Milk prices could double if Congress doesn't act
Milk prices are poised to move higher next year unless Congress passes legislation to supersede a 1949 law. That law would boost milk prices by forcing up the price at which government buys milk to keep it off store shelves.
As the nation inches toward the economic "fiscal cliff," anxiety is growing in farm country about an obscure tangent of the Washington political standoff that reaches into the dairy industry and, indirectly, into the household budgets of consumers who buy milk and cheese.
Little noticed in the struggle over major looming tax increases and spending cuts is that the outcome could also affect the farm bill, on which Congress didn't complete action this year after it expired in September. Agriculture industry leaders hope the farm legislation can be added to any final fiscal package before the end of the year. But if no fiscal agreement is reached, and the farm legislation is left adrift, farmers could face the prospect of returning to an antiquated system for pricing milk that would bring big price increases for consumers.
"It's going to come down to whether leadership tells them in enough time to get (the farm legislation) into a bill," said Chandler Goule, lobbyist for the National Farmers Union, referring to the agriculture leaders' wait on the fiscal cliff negotiations.
The problem is serious enough that industry officials are considering fallback options. The likeliest would have Congress passing an extension of current farm law, which would provide a temporary fix.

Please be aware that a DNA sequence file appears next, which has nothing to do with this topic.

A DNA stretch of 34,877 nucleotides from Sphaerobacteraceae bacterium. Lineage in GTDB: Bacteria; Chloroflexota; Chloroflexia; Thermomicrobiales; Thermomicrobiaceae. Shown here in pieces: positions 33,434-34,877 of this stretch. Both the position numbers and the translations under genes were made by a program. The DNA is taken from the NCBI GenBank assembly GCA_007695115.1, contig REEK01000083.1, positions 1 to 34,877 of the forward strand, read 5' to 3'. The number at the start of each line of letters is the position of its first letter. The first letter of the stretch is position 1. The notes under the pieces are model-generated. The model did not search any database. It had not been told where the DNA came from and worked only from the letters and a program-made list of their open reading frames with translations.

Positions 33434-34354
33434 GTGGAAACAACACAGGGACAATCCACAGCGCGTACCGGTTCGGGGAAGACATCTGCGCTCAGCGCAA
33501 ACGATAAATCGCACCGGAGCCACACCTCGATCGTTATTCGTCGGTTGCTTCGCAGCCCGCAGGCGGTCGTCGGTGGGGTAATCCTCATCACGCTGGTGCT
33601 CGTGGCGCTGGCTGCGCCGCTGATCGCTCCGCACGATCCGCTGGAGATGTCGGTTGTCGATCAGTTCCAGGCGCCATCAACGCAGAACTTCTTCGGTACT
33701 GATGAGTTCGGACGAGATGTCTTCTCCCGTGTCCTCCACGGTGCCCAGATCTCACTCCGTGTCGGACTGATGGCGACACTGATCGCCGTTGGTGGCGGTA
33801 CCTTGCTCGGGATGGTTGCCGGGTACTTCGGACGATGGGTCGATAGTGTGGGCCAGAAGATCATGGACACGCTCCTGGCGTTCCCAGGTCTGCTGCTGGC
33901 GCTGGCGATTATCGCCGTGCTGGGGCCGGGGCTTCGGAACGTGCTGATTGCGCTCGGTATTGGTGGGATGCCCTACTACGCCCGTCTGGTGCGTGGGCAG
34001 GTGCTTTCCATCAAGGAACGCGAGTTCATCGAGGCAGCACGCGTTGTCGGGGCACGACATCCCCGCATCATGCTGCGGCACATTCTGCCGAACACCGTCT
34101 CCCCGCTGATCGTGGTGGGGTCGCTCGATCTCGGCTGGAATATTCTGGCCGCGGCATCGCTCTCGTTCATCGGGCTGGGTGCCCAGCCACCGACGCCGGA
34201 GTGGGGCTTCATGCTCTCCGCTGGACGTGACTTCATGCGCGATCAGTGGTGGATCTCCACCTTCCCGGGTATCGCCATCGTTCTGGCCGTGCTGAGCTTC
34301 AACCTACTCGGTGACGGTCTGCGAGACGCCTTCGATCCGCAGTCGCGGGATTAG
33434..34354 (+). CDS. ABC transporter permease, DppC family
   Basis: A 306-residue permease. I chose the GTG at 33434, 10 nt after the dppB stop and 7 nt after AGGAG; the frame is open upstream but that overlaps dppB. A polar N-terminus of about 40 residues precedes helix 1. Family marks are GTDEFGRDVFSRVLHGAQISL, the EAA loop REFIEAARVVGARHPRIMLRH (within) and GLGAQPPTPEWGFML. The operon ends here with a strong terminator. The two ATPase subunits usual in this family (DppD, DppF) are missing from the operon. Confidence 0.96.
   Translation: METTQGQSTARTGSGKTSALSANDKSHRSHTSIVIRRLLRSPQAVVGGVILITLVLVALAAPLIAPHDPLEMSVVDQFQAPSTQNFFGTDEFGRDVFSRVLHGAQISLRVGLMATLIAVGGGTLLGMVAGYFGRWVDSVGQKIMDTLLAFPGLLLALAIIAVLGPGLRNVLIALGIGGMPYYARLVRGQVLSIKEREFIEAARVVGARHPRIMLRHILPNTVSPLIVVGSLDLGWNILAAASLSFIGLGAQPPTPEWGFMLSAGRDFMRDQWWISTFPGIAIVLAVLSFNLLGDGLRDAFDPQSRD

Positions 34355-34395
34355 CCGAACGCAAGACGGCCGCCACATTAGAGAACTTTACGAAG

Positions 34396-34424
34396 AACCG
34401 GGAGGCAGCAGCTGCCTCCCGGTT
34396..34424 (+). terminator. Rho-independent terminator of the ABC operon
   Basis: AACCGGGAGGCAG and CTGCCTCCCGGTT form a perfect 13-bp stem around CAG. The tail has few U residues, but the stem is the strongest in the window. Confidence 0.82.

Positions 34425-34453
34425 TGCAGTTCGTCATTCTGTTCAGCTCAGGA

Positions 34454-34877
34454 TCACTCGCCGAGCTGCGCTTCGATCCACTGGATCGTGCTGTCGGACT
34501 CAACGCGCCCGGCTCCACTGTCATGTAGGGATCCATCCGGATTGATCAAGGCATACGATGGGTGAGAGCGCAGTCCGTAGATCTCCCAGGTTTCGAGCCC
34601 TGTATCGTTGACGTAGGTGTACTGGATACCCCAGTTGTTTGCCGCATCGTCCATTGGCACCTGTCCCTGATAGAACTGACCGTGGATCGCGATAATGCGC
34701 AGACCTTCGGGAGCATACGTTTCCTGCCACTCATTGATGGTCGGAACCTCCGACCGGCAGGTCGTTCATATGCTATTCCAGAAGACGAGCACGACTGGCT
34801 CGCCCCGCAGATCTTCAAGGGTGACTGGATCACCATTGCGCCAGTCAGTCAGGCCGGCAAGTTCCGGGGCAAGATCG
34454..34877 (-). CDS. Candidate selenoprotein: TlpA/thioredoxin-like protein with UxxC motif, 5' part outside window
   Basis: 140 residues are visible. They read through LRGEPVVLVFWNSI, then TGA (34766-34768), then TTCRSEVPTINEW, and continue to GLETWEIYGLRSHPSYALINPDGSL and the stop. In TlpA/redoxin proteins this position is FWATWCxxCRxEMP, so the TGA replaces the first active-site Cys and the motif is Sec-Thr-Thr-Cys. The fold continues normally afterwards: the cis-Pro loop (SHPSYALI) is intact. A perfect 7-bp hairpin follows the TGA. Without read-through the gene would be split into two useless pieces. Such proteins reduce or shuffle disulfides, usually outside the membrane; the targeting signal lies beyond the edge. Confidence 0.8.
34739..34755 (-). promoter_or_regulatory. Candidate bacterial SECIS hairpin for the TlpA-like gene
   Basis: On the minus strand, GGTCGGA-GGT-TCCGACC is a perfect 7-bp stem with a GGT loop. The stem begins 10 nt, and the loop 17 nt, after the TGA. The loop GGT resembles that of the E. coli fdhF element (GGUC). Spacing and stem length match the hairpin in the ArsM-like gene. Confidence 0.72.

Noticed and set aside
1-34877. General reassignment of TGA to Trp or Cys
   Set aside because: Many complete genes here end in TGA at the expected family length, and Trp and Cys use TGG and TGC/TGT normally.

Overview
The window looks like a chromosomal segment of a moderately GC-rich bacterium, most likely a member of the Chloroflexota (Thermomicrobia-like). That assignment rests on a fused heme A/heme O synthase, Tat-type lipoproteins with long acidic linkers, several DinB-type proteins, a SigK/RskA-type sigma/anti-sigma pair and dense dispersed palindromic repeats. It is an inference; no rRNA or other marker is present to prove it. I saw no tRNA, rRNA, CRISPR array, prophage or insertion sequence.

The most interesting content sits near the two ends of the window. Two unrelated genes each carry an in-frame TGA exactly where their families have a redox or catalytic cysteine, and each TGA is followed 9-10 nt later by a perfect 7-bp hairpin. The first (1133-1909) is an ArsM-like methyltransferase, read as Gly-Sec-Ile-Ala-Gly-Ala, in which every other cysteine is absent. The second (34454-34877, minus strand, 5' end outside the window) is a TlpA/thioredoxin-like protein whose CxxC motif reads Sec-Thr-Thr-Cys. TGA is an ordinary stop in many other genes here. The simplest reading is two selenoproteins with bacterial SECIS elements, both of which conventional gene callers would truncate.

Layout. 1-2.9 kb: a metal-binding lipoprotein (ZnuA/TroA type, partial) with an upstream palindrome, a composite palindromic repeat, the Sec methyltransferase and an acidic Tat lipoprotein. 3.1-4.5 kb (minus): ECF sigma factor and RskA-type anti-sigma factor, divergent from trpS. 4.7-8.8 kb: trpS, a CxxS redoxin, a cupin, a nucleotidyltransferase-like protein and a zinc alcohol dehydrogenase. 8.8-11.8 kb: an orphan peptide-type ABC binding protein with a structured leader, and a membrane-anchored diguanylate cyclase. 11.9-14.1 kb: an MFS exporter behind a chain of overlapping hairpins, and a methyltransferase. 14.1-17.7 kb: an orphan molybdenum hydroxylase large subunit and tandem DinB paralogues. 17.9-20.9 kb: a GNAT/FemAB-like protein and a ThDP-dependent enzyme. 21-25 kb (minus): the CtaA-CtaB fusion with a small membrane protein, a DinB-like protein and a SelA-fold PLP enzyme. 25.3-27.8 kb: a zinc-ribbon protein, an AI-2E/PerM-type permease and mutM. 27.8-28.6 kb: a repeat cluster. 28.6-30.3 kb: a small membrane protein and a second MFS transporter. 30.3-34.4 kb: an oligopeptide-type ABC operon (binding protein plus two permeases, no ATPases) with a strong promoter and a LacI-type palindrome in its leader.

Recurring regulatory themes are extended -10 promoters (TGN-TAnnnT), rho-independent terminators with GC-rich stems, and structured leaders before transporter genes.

But farmers still shudder at the thought of any prospect, even remote, of reverting to an old system under which milk could surge to $6 a gallon.
The Agricultural Act of 1949 contains the basic provisions for setting milk prices. The act is superseded every time a new farm bill is passed, but if no new bill or extension is passed the old act goes back into effect.
That law includes a mechanism for guaranteeing a minimum milk price that covers producers' costs. The government guarantees to buy their milk products at that price, but producers can usually do better selling on the consumer market. But if the old mechanism were applied to current market conditions, the government price could be double the current rate, industry officials say. Farmers would sell their dairy products to the government instead of the private market and store prices would surge. Then prices might collapse as the government eventually sold its dairy stockpiles.
"If the government is going to continue to buy it and store it, eventually you're going to have an overabundance of dairy products in storage," said Karen Gefvert, a lobbyist with the Wisconsin Farm Bureau. "That will eventually be put on the market at reduced prices and you'll have this flood of inventory that would severely depress prices."
Ray Souza, a 66-year-old dairy farmer who milks about 900 cows in Turlock, Calif., worried that surging prices for American cheese would give American consumers incentive to switch to cheeses from New Zealand and Europe.
"I'm concerned this could put us out of alignment with the global market," he said.
Consumers agree that they'd be looking for alternatives if milk or cheese prices suddenly spiked.
"They're usually more expensive," he said, "but if milk goes to $6 a gallon, all of a sudden they'd be affordable."
"Or we might have to buy our own cow," his wife, Melissa, joked.
Action of the farm bill this year was stalled by disagreements over the food stamp program, with some congressional conservatives calling for deep cuts. The National Milk Producers Federation and other farm groups are pressing Congress to wrap up the legislation now rather than pass a temporary extension, which would leave issues unresolved.
Associated Press writer Mary Clare Jalonick in Washington contributed to this report.